Modern retellings of Beauty and the Beast are nothing new, really. But Reina Hardy’s eerie, melancholy Glassheart sets itself apart not with dancing teapots or arrogant rivals who eat five dozen eggs but for being more than just a love story.
There is a talking lamp, though. And that chipper, steadfast servant to the Beast, played with adorable pluck and steely resolve by Megan Reichelt, is at the heart of Rorschach’s intimate production, directed by Lee Liebeskind. Sure, the audience is invested in whether the curse against the Beast (a rather urbane Andrew Keller) will be broken, and whether he and a very modern, neurotic Beauty named Aoife (the appealing Natalie Cutcher) get together. But Glassheart is also quite concerned with what effect this will all have on the lamp, recently christened with a name of her own, Only.
Only’s been out living the life of Aoife while the girl has been (somewhat voluntarily) imprisoned in the Beast’s room. And she likes her new human-like environment, a detail that isn’t lost on a meddling witch (Lynette Rathnam), who is also the group’s landlady. The simple set (designed by Robbie Hayes) is contained exclusively within the Beast’s apartment; it starts off claustrophobic, but rotates and eventually expands, as time passes and Aoife becomes more accustomed to her small new world. It isn’t the most unusual set for Rorschach, a company obsessed with the use of space to tell a story, but it’s appropriate for this particular story.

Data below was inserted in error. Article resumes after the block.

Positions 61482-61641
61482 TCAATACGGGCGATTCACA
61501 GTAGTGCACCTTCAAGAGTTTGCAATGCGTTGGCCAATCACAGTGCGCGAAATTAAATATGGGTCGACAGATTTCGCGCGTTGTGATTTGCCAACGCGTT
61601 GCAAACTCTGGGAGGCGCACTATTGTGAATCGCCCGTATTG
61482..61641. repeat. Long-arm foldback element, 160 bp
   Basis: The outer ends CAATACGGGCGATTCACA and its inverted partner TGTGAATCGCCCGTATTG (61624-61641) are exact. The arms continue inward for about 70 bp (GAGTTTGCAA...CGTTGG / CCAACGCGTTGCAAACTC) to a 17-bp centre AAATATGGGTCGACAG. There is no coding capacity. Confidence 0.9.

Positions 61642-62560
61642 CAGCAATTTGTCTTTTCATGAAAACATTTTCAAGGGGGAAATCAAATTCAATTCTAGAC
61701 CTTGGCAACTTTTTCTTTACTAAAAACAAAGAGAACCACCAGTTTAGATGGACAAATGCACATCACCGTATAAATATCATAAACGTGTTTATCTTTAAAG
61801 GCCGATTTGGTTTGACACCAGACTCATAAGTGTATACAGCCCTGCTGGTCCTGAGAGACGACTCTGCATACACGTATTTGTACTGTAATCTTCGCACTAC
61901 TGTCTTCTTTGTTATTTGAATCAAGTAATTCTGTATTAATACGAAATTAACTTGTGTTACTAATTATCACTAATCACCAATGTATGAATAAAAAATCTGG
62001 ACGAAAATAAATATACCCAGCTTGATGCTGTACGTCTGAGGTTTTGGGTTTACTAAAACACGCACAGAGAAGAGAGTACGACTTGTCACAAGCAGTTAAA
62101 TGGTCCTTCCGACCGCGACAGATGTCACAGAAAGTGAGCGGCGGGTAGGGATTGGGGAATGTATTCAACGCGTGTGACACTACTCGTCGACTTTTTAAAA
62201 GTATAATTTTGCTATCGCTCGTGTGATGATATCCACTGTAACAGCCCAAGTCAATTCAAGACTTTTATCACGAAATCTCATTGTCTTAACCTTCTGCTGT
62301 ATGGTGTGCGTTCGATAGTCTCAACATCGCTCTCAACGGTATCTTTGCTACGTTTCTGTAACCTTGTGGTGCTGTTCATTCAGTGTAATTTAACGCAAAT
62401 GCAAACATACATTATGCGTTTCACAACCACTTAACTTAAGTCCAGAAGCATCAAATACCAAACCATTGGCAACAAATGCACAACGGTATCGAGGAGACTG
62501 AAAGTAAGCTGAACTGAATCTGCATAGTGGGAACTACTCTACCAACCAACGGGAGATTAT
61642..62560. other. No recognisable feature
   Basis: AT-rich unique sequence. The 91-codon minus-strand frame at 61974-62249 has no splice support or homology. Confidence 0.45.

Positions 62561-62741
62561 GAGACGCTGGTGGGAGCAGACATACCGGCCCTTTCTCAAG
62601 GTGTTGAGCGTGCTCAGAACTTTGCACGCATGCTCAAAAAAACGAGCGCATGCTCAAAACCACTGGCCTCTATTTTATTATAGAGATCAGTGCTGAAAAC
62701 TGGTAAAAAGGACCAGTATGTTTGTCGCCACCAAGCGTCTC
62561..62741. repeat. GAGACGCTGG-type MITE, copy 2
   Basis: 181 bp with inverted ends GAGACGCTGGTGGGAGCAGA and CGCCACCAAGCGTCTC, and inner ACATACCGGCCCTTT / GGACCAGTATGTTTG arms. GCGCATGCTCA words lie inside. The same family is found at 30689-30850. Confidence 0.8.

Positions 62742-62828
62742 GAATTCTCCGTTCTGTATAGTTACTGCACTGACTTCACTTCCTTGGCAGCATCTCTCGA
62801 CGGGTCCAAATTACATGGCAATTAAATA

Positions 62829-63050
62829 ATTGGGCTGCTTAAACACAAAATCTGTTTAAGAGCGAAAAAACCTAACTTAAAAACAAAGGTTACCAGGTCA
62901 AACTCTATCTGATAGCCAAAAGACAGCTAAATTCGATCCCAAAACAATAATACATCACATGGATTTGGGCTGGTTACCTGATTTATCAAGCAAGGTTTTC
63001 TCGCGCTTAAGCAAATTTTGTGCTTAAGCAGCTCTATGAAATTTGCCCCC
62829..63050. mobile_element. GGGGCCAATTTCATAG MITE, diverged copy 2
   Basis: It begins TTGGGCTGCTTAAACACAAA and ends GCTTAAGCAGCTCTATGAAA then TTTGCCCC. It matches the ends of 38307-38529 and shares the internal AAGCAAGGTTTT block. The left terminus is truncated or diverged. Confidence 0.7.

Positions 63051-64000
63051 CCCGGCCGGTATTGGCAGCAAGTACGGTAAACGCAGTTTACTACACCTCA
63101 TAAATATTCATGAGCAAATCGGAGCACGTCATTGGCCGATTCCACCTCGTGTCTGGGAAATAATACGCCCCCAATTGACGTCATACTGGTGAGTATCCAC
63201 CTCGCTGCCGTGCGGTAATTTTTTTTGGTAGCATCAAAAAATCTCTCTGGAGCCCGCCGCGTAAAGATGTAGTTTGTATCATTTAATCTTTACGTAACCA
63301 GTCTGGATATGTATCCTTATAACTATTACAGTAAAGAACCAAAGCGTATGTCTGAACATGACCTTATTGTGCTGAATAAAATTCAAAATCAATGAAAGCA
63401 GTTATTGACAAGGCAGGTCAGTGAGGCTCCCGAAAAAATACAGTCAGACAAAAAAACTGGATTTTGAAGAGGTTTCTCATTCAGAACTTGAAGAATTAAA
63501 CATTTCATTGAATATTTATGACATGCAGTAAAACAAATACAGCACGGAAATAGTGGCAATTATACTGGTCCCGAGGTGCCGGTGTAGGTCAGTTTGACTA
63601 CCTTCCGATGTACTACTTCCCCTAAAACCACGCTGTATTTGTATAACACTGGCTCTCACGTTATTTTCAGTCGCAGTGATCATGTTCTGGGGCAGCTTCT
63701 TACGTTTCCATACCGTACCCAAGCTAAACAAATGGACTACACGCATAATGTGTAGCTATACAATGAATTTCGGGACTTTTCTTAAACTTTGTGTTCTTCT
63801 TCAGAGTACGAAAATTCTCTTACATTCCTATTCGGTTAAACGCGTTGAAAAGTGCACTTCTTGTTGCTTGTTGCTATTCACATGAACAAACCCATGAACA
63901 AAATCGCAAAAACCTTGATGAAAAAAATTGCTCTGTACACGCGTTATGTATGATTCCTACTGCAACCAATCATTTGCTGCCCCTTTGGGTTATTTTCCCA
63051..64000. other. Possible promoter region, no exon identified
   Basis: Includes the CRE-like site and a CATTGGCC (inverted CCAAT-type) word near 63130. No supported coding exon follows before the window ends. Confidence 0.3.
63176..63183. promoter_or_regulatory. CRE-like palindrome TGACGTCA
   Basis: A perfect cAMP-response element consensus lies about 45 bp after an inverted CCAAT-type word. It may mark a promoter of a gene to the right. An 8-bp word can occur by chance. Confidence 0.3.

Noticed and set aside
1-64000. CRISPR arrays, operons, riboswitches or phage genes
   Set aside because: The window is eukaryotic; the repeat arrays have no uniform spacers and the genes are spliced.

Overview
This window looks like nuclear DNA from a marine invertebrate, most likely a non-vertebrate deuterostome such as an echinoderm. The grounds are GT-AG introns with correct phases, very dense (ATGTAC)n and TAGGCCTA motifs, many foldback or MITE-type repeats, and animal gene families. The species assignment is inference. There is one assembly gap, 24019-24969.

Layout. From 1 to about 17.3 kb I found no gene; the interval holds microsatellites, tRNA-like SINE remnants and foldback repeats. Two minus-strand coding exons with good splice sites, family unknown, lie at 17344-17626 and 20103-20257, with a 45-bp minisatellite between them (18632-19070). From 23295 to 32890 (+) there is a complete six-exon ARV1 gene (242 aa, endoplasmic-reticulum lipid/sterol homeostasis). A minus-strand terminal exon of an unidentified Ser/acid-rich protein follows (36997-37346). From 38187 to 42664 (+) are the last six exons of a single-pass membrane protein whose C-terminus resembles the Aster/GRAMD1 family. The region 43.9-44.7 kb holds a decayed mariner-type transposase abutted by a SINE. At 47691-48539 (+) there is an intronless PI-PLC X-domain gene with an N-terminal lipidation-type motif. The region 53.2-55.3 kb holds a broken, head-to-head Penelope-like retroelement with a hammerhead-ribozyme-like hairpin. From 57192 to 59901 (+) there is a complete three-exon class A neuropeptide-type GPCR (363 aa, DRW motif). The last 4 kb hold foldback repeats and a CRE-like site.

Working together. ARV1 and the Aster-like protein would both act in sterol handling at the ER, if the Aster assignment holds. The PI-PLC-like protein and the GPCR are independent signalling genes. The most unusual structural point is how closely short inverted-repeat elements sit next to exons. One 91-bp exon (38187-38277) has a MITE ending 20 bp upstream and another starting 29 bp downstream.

Glassheart has the dark feel of many fairy tales, and it both references and takes liberties with the original version, while having enough of its own personality to keep the audience guessing as to what will happen to its characters. The Beast is the least developed of these figures, though Keller gives us glimpses of his inner life, particularly when he’s animatedly reenacting The Hunchback of Notre Dame, one of his hundreds of books, for his servant and prisoner. Aoife works well enough as a modern-day Beauty, chatty but damaged and almost immediately forgiving of the Beast’s inner faults. Perhaps the most intriguing character and performance is Rathnam’s witch, a creepy but magnetic woman of indeterminate age. She is one of those villains who certainly seems sinister (if sympathetic), but whose arguments and motivations can start to make a whole lot of sense to the rational observer as the play goes on. In Glassheart, that’s a seductive and dangerous thing.
Glassheart is at Rorschach through February 16. Running time is about two hours and 15 minutes, with one intermission. Tickets ($20 to $30) are available via Rorschach’s website.